and treat DVT/PE
• Must complete the DVT Risk Assessment
Screening on admission
 Helps
determine DVT risk: low, moderate,
high or very high
– Includes orders based on risk score for both
pharmacologic and mechanical prophylaxis
– Be sure to enter omission reason if choosing not to
order prophylaxis
Deep Vein Thrombosis Risk
Screening
Deep Vein Thrombosis Risk
Screening
Deep Vein Thrombosis Risk
Screening
Deep Vein Thrombosis Risk
Screening
Deep Vein Thrombosis Risk
Screening
Deep Vein Thrombosis Risk
Screening
Summary #2
• All patients are risk stratified on admission
• All patients have prophylaxis ordered – or
– a specific indication for not ordering
prophylaxis is required.
UFH, LMWH, Fondaparinux
Overlap with Warfarin to a
Therapeutic INR
Rational for a 5 Day Overlap and
Discharging Patients on Warfarin
Anticoagulation Caveats
• When short-acting parenteral anticoagulants are
chosen as the starting therapy a minimum of 5 days
of overlap between parenteral, short-acting drugs
and warfarin is required to complete anticoagulation


Unfractionated heparin (UFH)
LMWH
• Lovenox/enoxaparin, Fragmin/dalteparin, Innohep/tinzaparin

Fondaparinux (Arixtra)
• The target INR is typically 2.5 (range 2-3)
• The INR must be > 2 on 2 consecutive days before
stopping the parenteral agent
Warfarin
Anticoagulant effect (VII, IX)
vs.
Antithrombotic effect (X, II)
Anticoagulant effect can be seen within 2 days
Antithrombotic effect takes minimum of 4-5 days due
to the t ½ of prothrombin (24-48 hours)
Parenteral Anticoagulant to
Warfarin Conversion
• The anticoagulant effect of warfarin on the INR
can be seen within 2 days of initiating warfarin
therapy.


Laboratory prothrombin time effect due to FVII
depletion
Does not equate to therapeutic anticoagulation
• The antithrombotic effect of warfarin takes
minimum of 5 days overlap between the drugs.

Minimum time required to achieve a therapeutic level
of anticoagulation and reliable thrombin depletion
Warfarin Effects
• Water soluble, readily
absorbed from the GI
tract
• Interferes with Vitamin
K dependent γcarboxylation

Coagulant factors
• II, VII, IX, and X

Anticoagulants
• protein C and S
How Does Warfarin Work?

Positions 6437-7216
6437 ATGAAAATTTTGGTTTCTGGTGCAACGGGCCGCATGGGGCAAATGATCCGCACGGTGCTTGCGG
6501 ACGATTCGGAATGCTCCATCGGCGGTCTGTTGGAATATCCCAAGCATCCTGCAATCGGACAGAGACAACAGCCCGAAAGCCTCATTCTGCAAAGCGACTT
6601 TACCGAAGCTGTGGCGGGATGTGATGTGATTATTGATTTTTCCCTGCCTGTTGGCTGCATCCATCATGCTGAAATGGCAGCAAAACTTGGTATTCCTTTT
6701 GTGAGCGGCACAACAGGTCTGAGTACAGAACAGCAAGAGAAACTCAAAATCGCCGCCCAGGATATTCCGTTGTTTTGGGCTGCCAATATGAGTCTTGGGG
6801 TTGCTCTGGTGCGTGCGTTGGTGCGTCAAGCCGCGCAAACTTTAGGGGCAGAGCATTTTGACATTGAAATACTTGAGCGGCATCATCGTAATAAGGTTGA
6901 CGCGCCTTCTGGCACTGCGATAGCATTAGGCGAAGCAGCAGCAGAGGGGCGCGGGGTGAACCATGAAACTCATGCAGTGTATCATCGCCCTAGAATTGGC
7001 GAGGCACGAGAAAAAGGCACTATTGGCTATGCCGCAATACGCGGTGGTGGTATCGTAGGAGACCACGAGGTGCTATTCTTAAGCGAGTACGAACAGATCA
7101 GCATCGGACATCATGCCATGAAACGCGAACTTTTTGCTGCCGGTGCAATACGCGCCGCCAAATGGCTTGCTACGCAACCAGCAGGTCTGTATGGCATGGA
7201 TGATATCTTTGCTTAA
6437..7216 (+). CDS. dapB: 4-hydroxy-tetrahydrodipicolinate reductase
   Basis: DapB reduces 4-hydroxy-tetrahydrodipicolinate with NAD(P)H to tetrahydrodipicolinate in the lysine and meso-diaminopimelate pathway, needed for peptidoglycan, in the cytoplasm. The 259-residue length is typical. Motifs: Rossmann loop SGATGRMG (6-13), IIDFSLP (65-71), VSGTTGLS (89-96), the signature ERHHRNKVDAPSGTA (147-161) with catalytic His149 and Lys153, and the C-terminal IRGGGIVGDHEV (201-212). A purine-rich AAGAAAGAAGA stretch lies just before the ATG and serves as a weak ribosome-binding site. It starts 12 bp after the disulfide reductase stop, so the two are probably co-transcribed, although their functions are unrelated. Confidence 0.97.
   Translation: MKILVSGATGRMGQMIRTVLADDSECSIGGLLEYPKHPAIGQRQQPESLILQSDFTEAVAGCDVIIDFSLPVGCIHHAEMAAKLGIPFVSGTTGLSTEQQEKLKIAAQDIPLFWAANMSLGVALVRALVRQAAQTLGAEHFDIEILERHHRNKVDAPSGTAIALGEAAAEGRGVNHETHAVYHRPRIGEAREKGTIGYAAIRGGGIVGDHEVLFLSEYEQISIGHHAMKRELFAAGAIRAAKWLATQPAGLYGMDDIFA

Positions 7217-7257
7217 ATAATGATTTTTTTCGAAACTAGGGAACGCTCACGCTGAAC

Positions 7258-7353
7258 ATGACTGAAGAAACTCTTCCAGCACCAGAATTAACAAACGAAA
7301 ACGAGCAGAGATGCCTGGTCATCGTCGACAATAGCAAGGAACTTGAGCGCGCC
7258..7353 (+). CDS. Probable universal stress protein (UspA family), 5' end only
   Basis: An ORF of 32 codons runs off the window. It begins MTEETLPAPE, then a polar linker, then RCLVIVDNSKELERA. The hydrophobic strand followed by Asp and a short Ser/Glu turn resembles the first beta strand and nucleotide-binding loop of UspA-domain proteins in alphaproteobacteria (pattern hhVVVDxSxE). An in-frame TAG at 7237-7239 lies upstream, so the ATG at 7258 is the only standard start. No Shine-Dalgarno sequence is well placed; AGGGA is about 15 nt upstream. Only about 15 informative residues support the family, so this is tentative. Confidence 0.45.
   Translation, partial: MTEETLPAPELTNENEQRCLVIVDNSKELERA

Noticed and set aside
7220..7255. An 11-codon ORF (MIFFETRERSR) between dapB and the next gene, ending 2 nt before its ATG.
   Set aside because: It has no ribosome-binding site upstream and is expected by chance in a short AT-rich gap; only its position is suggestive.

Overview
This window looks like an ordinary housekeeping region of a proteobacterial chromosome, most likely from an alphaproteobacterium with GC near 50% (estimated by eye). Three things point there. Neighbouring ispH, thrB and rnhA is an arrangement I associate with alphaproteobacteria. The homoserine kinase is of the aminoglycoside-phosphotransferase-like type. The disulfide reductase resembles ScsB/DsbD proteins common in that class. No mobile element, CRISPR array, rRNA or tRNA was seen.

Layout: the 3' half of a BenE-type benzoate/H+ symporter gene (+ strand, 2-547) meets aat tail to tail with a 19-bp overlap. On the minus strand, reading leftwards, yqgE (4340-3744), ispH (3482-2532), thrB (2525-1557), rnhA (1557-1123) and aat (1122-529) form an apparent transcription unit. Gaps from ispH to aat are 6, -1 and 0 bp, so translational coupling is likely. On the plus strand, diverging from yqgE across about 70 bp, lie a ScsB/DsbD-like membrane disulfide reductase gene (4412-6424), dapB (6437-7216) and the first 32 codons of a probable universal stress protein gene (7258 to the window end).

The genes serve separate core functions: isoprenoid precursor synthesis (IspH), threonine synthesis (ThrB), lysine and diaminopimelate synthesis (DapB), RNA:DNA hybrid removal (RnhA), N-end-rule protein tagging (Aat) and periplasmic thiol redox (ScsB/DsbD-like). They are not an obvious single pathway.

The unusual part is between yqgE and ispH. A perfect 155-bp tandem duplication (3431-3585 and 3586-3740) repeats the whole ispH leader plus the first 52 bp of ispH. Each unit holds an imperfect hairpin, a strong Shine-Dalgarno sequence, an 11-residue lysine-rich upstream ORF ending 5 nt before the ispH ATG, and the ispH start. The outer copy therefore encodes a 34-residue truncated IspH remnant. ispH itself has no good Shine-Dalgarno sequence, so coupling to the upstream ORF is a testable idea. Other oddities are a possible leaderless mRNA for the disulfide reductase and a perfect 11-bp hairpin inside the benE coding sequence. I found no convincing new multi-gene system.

• Warfarin inhibits the production of active
clotting factors in the body
 Inhibits
the activity of Vitamin K
• Does not effect the activity of clotting factors
that have already been made by the body
 May
take several days to see effects
 Need overlap therapy with an immediate acting
anticoagulant if rapid response is desired
• Heparin, Lovenox, Arixtra
Parenteral Anticoagulant to
Warfarin Conversion
• Due to the long half-life of prothrombin
(60-72 hours) and the need to fully delete
preformed circulating thrombin and
replace it with terminally modified
prothrombin protein the minimum time to
complete anticoagulation is 5 days.
• INR rises before this time DO NOT reflect
therapeutic anticoagulation.
Summary
• FVII is a vitamin K
dependent protein
• It has the shortest t½ of all
the vitamin K dependent
coagulant proteins
• FVII activation initiates the
prothrombin time reaction
• The initial rise in the INR
may be due to rapid depletion
of FVII
• This does not correlate
with depletion of FX and FII
(prothrombin)
FX and prothrombin have long t½ and
take 4-5 days to be adequately
depleted – hence the need for 5 days
of overlap therapy
Parenteral Anticoagulant to
Warfarin Conversion
• In addition, to ensure consistency the INR
must be >2 on 2 consecutive days before
the parenteral agent is stopped.
• Therefore the MINIMUM time to achieve a
therapeutic INR is 5 days.
• Most patients will require approximately 7
days to complete anticoagulant conversion
to a stable INR on warfarin.
Anticoagulation Medication
Reconciliation
• New drop down box specific to
anticoagulant drugs
 Show screen shot of the drop down
• Will include a question about whether the
patient had a DVT or PE confirmed during
this hospital admission. If yes, then you